Imagine the director/photographer of this scene telling all of the actors to take their places, then saying, "Now, look into the camera; imagine that a _______ kind-of-person just walked in."
I don't know if this version of this picture is big enough to get the feel. If it's not, click here.
Now for a moment look past the obvious intentionally-staged look of the background. Fill in the blank quoted above the picture. In the blank, I would say something like "serious," maybe, or "well-dressed stranger with dark eyebrows." Can I be that? Can I imagine myself in the place of the camera lens? Certainly the people in this picture would not look at the normal/actual me in this way -- the me who's wearing scrubs and no t-shirt and hasn't shaved in three days. So who would I have to be to get that look from those people? My theory is that an author can create this kind of gaze at the reader, but that the reader has to be imaginatively-worthy of meeting the gaze to make the magic happen. And please don't take that worthiness for granted. I know for sure that there are certain gazes that I'm not able or qualified to meet.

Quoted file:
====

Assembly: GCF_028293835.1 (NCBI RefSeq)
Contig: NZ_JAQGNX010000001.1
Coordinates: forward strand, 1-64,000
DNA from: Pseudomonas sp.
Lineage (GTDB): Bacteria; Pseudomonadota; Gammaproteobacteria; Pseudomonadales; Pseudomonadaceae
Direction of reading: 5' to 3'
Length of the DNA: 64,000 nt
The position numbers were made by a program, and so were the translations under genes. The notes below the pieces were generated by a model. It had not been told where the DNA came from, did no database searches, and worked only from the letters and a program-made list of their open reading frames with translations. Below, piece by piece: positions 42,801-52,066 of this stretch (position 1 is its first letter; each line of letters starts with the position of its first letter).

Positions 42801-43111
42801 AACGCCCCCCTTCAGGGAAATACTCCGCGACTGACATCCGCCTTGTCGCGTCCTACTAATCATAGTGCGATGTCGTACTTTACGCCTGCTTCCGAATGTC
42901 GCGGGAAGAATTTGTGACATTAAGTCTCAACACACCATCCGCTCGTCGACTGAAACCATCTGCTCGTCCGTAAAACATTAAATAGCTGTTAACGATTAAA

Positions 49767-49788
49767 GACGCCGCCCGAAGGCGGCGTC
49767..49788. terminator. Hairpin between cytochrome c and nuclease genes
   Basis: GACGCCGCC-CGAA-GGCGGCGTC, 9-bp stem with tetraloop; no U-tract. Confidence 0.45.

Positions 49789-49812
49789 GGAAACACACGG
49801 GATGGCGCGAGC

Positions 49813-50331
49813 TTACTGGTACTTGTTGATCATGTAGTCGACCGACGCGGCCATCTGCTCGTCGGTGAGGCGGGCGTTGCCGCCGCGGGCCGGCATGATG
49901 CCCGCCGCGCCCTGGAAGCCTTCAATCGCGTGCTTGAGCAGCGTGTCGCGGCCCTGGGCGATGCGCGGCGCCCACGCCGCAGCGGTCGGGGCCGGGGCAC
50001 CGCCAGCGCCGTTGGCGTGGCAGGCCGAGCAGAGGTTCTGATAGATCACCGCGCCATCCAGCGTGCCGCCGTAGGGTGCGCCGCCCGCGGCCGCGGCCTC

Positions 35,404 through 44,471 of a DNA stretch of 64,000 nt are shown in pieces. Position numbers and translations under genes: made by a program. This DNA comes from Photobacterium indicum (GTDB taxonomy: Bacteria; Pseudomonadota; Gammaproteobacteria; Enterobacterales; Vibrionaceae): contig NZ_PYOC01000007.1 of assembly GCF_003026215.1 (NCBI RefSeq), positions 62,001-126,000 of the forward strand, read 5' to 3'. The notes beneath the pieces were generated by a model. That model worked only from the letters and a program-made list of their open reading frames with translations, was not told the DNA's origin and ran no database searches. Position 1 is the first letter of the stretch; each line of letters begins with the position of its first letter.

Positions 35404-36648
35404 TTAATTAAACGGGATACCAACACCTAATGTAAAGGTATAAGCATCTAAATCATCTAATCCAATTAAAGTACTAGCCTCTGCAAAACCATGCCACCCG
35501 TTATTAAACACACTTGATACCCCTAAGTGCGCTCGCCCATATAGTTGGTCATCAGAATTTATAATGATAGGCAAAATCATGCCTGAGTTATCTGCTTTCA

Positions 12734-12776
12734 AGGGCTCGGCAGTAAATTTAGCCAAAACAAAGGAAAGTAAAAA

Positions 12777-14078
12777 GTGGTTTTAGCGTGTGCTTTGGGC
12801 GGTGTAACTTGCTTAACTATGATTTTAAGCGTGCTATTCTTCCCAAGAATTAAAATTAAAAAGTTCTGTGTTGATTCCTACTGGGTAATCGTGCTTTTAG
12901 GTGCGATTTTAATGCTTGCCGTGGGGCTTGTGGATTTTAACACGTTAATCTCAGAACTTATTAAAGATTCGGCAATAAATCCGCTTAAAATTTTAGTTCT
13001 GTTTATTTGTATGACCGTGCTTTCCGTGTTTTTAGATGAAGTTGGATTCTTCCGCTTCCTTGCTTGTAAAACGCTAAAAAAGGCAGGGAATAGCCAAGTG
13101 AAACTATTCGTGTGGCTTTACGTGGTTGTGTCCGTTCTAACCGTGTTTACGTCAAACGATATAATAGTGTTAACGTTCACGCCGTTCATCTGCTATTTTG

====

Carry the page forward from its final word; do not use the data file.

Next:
This kind of imaginative scene-entry is what I mean to describe when I talk about experiential reading. Maybe I'll figure out a way to "theorize" this in an interesting way some day.